• davidsaundersdavidsaunders Posts: 1,559
    edited 2011-05-17 - 10:26:41
    Thank you Heater.

    Heater:
    What type of code would you recommend to provide the most even
    over all test for all cogs. As to thermal testing My equipment available will limit me to more crude methods.
    Hoping for the Prop II. I like ARM, though need a Prop II to complement it.
  • jazzedjazzed Posts: 11,803
    edited 2011-05-17 - 10:39:03
    As to thermal testing My equipment available will limit me to more crude methods.
    This is why Parallax produced the Propeller specification.
    Read and enjoy the benefit of their engineering.
  • davidsaundersdavidsaunders Posts: 1,559
    edited 2011-05-17 - 10:50:47
    Jazzed:
    The results of my testing will definitely be YMMV/OUMMV, though I would still wish to test as thoroughly as I can. So what type of code would be needed to fully test out all cogs to there limits in every way that matters? I will be using as good of a cross section of Props as I can with my limited resources.

    Also:
    Is it possible to produce a 1 pin signal with a counter that can be used by the PLL on another Prop? If so I could use a Propeller to generate the clock for testing, and not be limited by the frequency of available crystals.
    Hoping for the Prop II. I like ARM, though need a Prop II to complement it.
  • jazzedjazzed Posts: 11,803
    edited 2011-05-17 - 11:07:56
    The results of my testing will definitely be YMMV/OUMMV, though I would still wish to test as thoroughly as I can. So what type of code would be needed to fully test out all cogs to there limits in every way that matters?
    I'm not THE expert, but I believe that running video on every COG is very close to a full stress test. I would add producing an NCO signal from each COGs second counter that is within FRQA spec limits. Don't use waitcnt in any COG under test for stress testing.

    It would be good to have a functional sanity check test which could check every function that could be run periodically. That test is a little harder to specify and I don't have time for researching that just now.

    Just using one counter out of spec will heat up a propeller chip. A temperature probe from a DMM would be good for monitoring that.
    Is it possible to produce a 1 pin signal with a counter that can be used by the PLL on another Prop? If so I could use a Propeller to generate the clock for testing, and not be limited by the frequency of available crystals.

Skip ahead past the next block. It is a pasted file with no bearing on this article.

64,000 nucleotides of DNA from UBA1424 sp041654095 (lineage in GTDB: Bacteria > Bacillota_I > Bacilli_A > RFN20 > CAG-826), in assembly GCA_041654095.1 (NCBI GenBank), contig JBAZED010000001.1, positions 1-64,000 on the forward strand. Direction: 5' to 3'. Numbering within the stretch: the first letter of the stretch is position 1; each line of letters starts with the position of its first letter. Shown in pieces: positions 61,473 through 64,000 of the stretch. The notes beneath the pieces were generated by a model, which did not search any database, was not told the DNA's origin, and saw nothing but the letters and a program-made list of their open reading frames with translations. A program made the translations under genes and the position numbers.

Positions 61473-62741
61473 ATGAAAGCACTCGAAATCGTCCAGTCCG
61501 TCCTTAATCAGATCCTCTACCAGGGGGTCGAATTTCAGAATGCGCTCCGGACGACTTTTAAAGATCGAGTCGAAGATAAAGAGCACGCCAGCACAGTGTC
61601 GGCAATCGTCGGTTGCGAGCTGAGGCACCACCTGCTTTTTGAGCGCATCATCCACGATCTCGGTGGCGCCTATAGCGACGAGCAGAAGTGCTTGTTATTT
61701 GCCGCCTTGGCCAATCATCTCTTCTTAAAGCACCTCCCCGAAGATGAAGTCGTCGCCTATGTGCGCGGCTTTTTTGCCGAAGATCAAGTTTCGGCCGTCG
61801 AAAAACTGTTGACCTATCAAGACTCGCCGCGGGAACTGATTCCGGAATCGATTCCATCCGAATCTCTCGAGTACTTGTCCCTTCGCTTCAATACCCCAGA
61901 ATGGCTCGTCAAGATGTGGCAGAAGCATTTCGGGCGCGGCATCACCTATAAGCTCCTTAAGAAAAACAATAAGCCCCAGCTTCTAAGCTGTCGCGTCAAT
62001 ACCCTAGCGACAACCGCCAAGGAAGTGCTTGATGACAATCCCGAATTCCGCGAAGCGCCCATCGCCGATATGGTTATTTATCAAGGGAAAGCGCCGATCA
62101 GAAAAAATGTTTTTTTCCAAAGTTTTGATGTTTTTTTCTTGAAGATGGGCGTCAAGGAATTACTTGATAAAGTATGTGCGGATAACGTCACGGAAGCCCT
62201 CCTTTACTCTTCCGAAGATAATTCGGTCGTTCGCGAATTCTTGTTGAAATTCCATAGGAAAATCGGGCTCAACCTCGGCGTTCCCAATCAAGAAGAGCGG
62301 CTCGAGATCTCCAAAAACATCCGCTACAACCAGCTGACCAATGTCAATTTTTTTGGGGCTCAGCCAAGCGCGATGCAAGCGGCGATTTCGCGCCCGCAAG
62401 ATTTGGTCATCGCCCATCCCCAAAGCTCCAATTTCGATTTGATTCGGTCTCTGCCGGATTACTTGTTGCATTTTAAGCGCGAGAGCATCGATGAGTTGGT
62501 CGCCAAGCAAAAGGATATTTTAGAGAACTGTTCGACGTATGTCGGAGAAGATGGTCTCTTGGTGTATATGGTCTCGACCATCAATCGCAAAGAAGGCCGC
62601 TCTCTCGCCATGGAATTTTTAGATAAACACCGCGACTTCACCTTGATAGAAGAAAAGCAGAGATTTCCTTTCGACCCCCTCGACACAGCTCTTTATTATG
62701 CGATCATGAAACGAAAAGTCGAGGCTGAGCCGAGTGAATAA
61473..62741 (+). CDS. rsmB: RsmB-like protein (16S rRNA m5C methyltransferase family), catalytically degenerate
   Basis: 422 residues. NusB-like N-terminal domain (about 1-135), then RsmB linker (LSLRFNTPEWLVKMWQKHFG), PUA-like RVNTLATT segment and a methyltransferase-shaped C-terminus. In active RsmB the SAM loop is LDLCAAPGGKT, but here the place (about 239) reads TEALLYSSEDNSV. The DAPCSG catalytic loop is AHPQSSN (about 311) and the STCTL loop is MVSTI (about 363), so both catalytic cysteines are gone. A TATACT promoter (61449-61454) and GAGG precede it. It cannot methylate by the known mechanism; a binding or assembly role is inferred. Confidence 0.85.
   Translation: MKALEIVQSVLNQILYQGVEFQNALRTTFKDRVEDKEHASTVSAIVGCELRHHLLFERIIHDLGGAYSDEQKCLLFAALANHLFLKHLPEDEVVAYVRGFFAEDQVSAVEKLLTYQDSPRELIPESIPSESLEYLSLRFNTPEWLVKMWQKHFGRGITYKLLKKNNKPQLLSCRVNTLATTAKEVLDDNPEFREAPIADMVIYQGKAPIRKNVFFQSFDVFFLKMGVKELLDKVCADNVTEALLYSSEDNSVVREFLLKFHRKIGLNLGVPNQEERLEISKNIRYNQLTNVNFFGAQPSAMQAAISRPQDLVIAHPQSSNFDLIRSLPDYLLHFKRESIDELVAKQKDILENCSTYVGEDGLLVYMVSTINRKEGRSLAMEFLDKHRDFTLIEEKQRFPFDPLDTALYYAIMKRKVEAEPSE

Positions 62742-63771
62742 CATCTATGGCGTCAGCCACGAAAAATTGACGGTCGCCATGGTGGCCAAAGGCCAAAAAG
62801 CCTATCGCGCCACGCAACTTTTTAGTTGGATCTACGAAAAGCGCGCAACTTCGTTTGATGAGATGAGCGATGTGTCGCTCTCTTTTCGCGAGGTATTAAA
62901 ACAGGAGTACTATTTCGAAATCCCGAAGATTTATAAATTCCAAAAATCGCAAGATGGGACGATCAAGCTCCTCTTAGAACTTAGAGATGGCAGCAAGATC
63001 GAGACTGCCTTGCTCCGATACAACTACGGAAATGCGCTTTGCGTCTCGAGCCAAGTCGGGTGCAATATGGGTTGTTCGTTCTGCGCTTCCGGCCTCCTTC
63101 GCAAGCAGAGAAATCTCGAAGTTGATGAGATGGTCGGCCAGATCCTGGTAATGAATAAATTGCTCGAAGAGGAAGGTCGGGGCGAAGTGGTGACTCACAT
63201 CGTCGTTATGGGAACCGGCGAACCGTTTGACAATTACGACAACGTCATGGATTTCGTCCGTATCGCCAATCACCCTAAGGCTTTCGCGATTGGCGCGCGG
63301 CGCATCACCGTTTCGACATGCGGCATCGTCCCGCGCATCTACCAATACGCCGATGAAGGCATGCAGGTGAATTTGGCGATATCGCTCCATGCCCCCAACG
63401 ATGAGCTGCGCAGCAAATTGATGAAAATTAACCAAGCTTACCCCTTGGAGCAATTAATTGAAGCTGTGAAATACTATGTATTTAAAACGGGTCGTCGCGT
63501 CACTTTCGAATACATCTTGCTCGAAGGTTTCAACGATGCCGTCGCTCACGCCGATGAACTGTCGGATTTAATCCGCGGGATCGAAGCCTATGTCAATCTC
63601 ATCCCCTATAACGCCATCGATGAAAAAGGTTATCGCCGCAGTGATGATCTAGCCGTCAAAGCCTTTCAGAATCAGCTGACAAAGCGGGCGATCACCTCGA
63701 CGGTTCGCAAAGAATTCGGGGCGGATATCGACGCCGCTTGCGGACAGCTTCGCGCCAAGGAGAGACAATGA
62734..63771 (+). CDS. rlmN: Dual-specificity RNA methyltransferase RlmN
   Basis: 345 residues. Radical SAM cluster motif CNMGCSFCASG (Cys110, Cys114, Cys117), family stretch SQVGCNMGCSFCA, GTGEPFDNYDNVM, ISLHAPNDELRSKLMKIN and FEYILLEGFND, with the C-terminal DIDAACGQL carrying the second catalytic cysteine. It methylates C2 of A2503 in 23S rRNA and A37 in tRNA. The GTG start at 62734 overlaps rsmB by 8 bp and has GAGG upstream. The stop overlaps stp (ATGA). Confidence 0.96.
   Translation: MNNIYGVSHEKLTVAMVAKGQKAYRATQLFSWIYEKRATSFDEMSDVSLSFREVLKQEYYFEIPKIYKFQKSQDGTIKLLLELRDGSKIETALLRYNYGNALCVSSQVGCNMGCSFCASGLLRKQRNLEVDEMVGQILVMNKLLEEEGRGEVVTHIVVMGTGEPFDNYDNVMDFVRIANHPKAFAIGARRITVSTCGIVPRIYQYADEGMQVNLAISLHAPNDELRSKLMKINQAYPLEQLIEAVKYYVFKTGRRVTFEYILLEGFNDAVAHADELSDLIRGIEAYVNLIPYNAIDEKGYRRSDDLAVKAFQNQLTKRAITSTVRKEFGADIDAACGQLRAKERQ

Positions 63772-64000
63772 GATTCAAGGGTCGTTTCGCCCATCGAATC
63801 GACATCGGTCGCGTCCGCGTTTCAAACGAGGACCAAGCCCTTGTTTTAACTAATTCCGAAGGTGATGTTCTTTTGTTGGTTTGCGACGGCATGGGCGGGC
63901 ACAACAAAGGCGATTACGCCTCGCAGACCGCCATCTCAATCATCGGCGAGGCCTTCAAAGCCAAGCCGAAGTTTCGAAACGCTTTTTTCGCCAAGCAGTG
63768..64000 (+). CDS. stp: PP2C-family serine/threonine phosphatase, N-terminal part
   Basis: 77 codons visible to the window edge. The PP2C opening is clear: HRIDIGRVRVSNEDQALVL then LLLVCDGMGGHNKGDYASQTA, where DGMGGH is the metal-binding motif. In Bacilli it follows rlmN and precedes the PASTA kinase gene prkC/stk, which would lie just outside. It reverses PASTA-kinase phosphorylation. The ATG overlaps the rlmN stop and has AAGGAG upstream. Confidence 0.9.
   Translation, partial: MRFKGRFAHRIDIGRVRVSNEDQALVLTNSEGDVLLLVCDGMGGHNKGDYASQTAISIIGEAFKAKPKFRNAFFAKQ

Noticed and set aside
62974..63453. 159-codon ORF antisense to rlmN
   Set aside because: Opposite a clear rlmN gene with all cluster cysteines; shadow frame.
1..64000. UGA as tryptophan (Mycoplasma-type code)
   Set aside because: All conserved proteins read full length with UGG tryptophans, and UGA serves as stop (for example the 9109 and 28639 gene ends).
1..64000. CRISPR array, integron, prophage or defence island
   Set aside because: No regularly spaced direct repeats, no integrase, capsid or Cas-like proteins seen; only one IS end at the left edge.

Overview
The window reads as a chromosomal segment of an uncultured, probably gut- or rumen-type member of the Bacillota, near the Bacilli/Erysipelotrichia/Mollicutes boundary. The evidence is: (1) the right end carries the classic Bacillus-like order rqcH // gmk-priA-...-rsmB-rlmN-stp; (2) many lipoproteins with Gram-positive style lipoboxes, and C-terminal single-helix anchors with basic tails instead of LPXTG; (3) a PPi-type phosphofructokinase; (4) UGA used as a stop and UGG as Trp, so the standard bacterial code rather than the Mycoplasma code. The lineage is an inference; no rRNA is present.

Yes, this can be done easily. You could also use the other propeller to verify the second counter in NCO mode on the test target's COGs are running. Testing with crystals would give better qualified data since it approximates typical use, but you could at least verify some basic assumptions by generating different clocks.
  • Alexis64Alexis64 Posts: 42
    edited 2011-05-17 - 11:15:59
    Jazzed:

    Also:
    Is it possible to produce a 1 pin signal with a counter that can be used by the PLL on another Prop? If so I could use a Propeller to generate the clock for testing, and not be limited by the frequency of available crystals.

    That is exactly what I used to test the prop frequencies - Chip wrote that object a few years back - it's in the OBEX ...
  • Cluso99Cluso99 Posts: 14,900
    edited 2011-05-17 - 19:44:29
    Sapieha has run a DIP40 Prop at 15MHz (120MHz) for more than 6 months without problems. We have not elevated the supply voltage. My RamBlades are tested and shipped with 6.5MHz (104MHz) and have 13.5MHz (108MHz) xtals supplied as well. However, RamBlades 2 pins reserved for FDX comms or 1pin TV (uses VGA mode) and 1pin Keyboard. The remainder are used for SRAM and microSD interfacing. In the 1pin code all 8 cogs are running, and otherwise 7 cogs are running.

    The prop runs very cool and this is one of the reasons overclocking works so well. When we started discussing 100MHz operation, we got a very unofficial nod that it was probably ok from Chip. overclocking does require special decoupling at the prop pins and there is a thread devoted to this.
    My Prop boards: P8XBlade2, RamBlade, CpuBlade, TriBlade
    Prop OS (also see Sphinx, PropDos, PropCmd, Spinix)
    Website: www.clusos.com
    Prop Tools (Index) , Emulators (Index) , ZiCog (Z80)
  • davidsaundersdavidsaunders Posts: 1,559
    edited 2011-05-17 - 19:48:53
    Clusso:
    Sounds like I will not have a problem then. I am currently running 4 test Props at 130MHz with a supply of 3.8V, lets see what happens.
    Hoping for the Prop II. I like ARM, though need a Prop II to complement it.
  • Phil Pilgrim (PhiPi)Phil Pilgrim (PhiPi) Posts: 22,275
    edited 2011-05-17 - 20:13:00
    Here's what I don't understand: Why use a crystal higher than 8 MHz (except to save board real estate) when, say, a 7.5 MHz crystal running at PLLx16 gives you the same performance as a 15 MHz crystal running at PLLx8? The fact is that with a 15MHz crystal, the PLL's VCO has to run at 240 MHz, which is pushing the envelope way into the unreliable zone, while at 7.5 MHz, it coasts at 120 MHz. The VCO's frequency doesn't get multiplied; it gets divided. PLLx8 is really VCO / 2; PLLx16, VCO / 1. Since the VCO itself has to run at the "x16" rate, regardless of the PLLx? factor, why not let it relax and enjoy the benefits of enhanced reliability?

    -Phil
    “Perfection is achieved not when there is nothing more to add, but when there is nothing left to take away. -Antoine de Saint-Exupery
  • davidsaundersdavidsaunders Posts: 1,559
    edited 2011-05-17 - 20:19:37
    Phil:
    I agree with you, on using the PLL16 setting. I do not agree with the 8MHz limit, as I am using 8.125MHz (with PLL16X, for 130MHz) for the 4 test props running on my bench at this time, and will be increasing that if all goes well.
    Hoping for the Prop II. I like ARM, though need a Prop II to complement it.